Looking for ways to eliminate food waste and increase food safety? Check out this handy Expiration Date graphic!
What are trans fats anyway? The American Heart Association says, “Trans fats (or trans fatty acids) are created in an industrial process that adds hydrogen to liquid vegetable oils to make them more solid.” They are used because they are easy to handle, inexpensive to produce, they have a great shelf life and they create a great taste and texture as a food ingredient.
The Food and Drug Administration has taken an initial step to ban trans fats. This means that any trans fats that are artificially created will be off the menu and out of our food for good. Why does that matter, and what does it mean for our food? We asked the experts.
If the FDA decides trans fats will not be allowed as an ingredient in foods anymore, what would that mean for the foods we love?
There’s a dilemma in the breadbasket! A growing number of people are being diagnosed with sensitivity to gluten found in grains. Additionally, some are claiming grains might be a culprit in the growing prevalence of certain diseases, like obesity and dementia. Registered Dietitian Carolyn O’Neil explains the issue and provides insight.
Many moms and dads will check their child’s Halloween candy to be sure it’s safe to eat. But how long will that candy last? Best Food Facts reached out to Fadi Aramouni, PhD, professor of food science, Kansas State University, about the shelf life of candy and guidance on how much candy we should really eat.
Do you indulge in Halloween candy? Take our latest poll!
Researchers in Mississippi recently tested chicken nuggets from two national fast food chains. They took one nugget from each restaurant and examined the ingredients. The result was that about half of the nuggets were muscle with the rest a mix of fat, blood vessels and nerves. Close inspection revealed cells that line the skin or internal organs. The second was 40 percent muscle and the remainder was fat, cartilage and pieces of bone.
Is this unusual? Is it a safety concern? We took these questions and others to Dr. Casey M. Owens at the Center of Excellence for Poultry Science at the University of Arkansas.
We received an inquiry from a Best Food Facts reader about “functional fibers” that are being added to foods. There are reports that inulin, a popular food additive, can cause gastrointestinal discomfort if over-ingested.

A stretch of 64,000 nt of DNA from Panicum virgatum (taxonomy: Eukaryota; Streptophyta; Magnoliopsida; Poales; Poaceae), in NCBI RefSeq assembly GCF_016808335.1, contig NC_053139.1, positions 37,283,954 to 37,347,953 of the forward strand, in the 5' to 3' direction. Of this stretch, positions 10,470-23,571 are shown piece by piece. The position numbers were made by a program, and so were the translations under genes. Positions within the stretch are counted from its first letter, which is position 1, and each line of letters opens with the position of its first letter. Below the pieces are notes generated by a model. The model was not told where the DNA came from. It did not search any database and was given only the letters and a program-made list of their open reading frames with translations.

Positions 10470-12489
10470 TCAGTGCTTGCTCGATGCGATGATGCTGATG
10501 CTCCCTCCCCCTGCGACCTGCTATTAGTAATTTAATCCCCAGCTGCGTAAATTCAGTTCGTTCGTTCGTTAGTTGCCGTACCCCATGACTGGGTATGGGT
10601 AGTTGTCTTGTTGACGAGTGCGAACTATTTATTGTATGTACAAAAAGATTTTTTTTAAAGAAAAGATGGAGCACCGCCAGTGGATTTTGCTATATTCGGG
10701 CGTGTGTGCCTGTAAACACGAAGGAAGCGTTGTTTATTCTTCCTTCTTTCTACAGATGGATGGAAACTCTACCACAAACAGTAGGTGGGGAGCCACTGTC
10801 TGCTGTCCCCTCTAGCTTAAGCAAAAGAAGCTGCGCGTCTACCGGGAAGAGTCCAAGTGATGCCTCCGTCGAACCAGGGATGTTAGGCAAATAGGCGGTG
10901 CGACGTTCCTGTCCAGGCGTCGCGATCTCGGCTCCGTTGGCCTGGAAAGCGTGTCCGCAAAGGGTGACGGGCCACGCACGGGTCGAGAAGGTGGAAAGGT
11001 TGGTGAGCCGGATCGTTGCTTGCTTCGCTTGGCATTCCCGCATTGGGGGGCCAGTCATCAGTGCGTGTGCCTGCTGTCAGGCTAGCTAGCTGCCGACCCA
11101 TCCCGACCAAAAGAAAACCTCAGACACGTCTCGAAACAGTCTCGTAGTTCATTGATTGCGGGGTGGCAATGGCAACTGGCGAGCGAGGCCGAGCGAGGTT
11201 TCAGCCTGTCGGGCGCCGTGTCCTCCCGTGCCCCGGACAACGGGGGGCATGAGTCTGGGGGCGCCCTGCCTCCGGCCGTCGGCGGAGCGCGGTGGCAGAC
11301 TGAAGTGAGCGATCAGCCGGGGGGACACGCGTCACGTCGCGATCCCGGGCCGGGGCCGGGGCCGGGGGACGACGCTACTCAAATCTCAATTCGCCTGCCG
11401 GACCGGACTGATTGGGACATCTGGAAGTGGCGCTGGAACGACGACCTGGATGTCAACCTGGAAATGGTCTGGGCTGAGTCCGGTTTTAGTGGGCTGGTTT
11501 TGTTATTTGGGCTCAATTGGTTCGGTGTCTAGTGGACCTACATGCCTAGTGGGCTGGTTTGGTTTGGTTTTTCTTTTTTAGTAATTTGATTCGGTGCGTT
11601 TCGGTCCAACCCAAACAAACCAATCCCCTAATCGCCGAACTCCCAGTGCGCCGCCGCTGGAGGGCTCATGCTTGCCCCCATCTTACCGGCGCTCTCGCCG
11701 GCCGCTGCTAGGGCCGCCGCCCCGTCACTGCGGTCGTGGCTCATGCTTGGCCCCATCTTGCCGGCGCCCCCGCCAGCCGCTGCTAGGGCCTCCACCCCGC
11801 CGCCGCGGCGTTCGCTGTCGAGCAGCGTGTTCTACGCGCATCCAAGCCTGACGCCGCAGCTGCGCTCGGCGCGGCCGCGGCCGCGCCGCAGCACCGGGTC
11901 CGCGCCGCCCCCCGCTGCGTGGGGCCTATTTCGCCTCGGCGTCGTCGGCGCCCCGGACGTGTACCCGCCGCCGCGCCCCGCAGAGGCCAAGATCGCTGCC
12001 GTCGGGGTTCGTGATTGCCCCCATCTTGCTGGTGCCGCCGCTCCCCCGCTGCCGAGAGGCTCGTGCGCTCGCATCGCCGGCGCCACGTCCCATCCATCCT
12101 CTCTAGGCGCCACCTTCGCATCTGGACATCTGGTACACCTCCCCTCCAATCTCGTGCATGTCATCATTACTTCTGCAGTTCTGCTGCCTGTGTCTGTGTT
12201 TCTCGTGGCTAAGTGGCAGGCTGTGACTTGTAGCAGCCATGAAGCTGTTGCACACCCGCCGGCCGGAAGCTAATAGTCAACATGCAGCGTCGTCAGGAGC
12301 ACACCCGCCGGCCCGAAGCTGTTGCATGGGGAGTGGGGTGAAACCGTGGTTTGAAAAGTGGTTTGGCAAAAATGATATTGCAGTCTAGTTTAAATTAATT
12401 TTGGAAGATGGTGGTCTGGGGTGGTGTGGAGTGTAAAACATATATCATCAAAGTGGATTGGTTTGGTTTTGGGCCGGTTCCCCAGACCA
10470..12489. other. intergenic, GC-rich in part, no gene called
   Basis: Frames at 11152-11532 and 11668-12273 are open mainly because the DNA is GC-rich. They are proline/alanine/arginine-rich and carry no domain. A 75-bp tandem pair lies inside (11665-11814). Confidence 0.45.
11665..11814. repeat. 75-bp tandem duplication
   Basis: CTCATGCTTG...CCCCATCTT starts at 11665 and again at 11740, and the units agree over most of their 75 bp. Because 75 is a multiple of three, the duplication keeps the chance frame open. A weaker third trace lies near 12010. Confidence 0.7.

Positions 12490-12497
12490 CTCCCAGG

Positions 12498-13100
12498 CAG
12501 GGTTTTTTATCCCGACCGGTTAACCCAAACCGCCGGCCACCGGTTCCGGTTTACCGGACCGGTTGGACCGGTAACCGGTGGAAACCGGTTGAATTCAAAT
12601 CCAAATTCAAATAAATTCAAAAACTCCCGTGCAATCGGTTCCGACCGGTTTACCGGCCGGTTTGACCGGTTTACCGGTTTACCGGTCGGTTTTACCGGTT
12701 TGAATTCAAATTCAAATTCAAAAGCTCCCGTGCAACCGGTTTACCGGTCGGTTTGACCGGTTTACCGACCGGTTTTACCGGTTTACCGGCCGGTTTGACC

We spoke with Dr. Joanne Slavin, a professor in the Department of Food Science and Nutrition at the University of Minnesota, to find out more.
With the rise of low- and no-carb diets, the word “carb” has taken on a negative connotation. Just as there is no one-size-fits-all diet there is also no one perfect food. A balanced diet includes a wide variety of foods consumed in moderation. But carbohydrates shouldn’t be considered to be “empty” calories. Carbohydrates can be rich sources of fiber such as those found in vegetables, whole grains, fruits and beans, all of which play a role in decreasing the risk of chronic disease.
In the old cowboy Westerns, you could always tell the good guy from the bad guy by his white button-down shirt. Recently, a similar guideline has been applied to many of the foods that we once enjoyed. This time though, the new "bad guy" in town, an alleged less-nutritious option, now wears white: white bread, white pasta and white sugar. In reality, it takes more than a glance at a food’s color to determine whether something is inherently healthier.
Unless your shopping trip to the grocery store is limited to the far perimeter aisles, there is a good chance your diet contains some form of processed food. So are processed foods bad for you?
While fresh foods are always a treat for the senses, be careful to avoid making the assumption that that in-season produce is more “fresh” and therefore nutritionally superior to fruits and vegetables that are canned or frozen.
We know chemicals are used in food processing, including poultry. What does it mean for the safety of our food?
Registered Dietitian Carolyn O'Neil digs into the mystery regarding whether fresh fruits and vegetables are really more nutritious than canned, frozen and other varieties in this Consuming Evidence episode.